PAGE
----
Monday, February 20, 2012

Drama unfolds for the goldeneye

After the wood grain texture and the blue tones were sorted out it was finally time to remove a large amount of material from the linoleum block.

And then it was time to chew my fingernails a bit. What the heck color should go on next? I knew I wanted to suggest reflected trees, so green seemed logical. But how much green and what value? After a lot of hemming and hawing and mixing and remixing I settled on this sort of mid-value, warmish green and dove on in.

Holy mackerel! Did this thing suddenly take on a life of its own, or what? I got so excited at this point that I made the DM come in and admire the prints on the drying rack probably a dozen times. That night I barely slept.

And then, by the cold light of a new day, I realized I was stuck. What now? The reflection needed some more interest, but how to achieve that? The reference photo I looked at for the water pattern was just a flat dark, almost black, and not what I wanted. I carved a little bit more out of the reflection shapes and tried printing a brownish green. Ick.

How about a greener green? Also ick. Mostly boring.

Okay. How about another blend?

Freakin' gorgeous on the block, and none too shabby on paper. (Although this photo is way too warm, the paper is actually white, not cream.)

All that remains is the duck. I think.


  1. Oh, yes, the duck! I was so entranced by the ripples and reflections, I'd forgotten about the bird. That looks sensational.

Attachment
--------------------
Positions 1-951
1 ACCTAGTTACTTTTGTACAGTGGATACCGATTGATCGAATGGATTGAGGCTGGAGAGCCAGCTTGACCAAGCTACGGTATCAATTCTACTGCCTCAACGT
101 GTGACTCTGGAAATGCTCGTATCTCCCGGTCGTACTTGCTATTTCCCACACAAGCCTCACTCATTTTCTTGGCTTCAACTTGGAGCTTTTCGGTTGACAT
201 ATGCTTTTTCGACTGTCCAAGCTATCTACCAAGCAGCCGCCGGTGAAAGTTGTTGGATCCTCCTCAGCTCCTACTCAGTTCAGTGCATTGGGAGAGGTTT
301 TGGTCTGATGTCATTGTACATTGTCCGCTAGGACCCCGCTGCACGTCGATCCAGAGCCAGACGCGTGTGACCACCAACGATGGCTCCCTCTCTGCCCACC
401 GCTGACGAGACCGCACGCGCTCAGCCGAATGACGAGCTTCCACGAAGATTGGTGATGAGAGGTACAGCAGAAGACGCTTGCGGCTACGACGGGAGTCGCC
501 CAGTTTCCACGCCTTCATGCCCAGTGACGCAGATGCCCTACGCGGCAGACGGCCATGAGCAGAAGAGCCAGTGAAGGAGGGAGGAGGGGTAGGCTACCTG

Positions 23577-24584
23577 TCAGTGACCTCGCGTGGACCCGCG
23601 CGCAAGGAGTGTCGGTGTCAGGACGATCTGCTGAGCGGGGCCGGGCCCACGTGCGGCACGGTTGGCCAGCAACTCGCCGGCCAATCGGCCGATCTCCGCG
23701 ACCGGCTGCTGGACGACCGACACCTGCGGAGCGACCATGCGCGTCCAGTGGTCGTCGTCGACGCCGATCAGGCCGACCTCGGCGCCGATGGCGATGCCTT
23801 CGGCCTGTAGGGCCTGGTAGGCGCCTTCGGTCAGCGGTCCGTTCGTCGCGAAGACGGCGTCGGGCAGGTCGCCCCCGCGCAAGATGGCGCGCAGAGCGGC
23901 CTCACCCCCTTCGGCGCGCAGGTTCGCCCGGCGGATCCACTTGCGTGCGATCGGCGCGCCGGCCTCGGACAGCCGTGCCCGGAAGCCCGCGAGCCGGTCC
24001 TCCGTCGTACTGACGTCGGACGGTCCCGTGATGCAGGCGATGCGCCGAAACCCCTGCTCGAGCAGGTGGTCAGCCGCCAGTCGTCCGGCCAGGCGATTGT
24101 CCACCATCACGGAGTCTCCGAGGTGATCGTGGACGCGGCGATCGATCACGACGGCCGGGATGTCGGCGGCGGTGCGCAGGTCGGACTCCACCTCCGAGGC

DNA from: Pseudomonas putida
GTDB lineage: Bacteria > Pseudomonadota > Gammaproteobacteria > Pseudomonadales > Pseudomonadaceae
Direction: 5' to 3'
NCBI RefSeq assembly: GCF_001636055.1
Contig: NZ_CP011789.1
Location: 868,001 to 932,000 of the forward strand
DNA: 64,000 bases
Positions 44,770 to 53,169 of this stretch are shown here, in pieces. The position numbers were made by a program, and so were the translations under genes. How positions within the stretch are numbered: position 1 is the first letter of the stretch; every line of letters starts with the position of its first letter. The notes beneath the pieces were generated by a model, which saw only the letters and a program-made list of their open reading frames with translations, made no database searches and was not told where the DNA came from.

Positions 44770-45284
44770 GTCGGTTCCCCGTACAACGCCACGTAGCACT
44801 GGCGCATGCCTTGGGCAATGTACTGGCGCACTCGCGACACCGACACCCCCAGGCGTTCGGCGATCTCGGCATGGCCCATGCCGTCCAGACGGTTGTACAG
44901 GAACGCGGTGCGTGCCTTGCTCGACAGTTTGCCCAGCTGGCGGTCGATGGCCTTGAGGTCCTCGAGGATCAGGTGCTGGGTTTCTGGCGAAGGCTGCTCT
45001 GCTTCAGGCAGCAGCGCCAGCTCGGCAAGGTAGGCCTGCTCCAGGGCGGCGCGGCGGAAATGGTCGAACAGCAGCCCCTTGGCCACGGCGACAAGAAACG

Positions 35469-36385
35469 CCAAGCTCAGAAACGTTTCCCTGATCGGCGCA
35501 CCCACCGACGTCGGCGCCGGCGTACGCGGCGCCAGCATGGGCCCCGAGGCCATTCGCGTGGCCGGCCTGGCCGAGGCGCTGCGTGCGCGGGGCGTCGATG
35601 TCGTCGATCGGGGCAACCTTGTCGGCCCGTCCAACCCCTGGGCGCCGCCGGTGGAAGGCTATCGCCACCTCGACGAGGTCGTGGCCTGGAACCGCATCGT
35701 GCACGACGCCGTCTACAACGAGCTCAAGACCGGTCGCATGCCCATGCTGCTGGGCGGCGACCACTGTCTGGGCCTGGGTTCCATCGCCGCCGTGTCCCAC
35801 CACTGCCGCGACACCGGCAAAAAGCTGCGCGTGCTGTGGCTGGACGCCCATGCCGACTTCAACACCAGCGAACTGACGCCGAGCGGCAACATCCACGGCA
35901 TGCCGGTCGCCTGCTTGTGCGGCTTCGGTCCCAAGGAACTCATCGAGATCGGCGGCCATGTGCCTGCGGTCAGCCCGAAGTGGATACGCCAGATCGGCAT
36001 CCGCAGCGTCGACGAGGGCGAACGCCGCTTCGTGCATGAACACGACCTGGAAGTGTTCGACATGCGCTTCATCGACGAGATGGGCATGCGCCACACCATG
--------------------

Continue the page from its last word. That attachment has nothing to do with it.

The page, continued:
2. Wow Sherrie! You are the Water Master. It looks so great!!!

  3. What Jill said... You are the water master! Double wow--you go!

  4. Well, I'll play the uninvited critic.

    I loved the blue oak grain as water ripples. That was already a secondary focus after what will probably be the first (the bird).
    And I think you would have ended up with a simple but very strong work.
    The problem now with the beautiful/green/brown/gorgeous water is it is becoming the subject.
    The water/ripples really are beautiful both in color and execution but what about the wood grain?
    You'll either really need to define the bird in a way that makes it pop but I'll still miss the very serene simple blue water with wood grain with the bird done in more detail.
    Hope you don't lose it completely.

  5. I'm thinking more of a circus tightrope artist, juggling colors while driving the abstract mash-up truck straight towards a deer in the headlights realism....while we all know it's hard enough just getting the printing press up there on the tightrope.
    It's a really lovely print.

  6. Thanks, everyone... Andrew, you have no idea what chord you've just hit... because of course I've already done the bird and now I'm stymied. You'll see it tomorrow... but I'm not satisfied. Which is what comes from changing horses mid-stream, I guess.

    The good news is that I still have the oak board with only the silhouette of the duck cut out of it. If I decide I need to go back to square one, I can...

    And of course, in the meantime, I've started another. ;-)

  7. I completely relate to your story of being unable to sleep after you added the green! And I'm envious that you can get your spouse to look at your work.

    Keeping the colors and patterns balanced is so hard. Thanks for showing your process in public - we all learn so much. I'm looking forward to seeing your next step.

  8. Sherrie, you are a great teacher, as well as a brilliant artist. Thanks so much for describing your process. Sue

  9. Ohhh, my! Can't wait to see how you solve this one, Although, I think when you concentrate on the duck he will emerge triumphant as the focus of this work. Hurry - I'm hanging with anticipation!! ;-)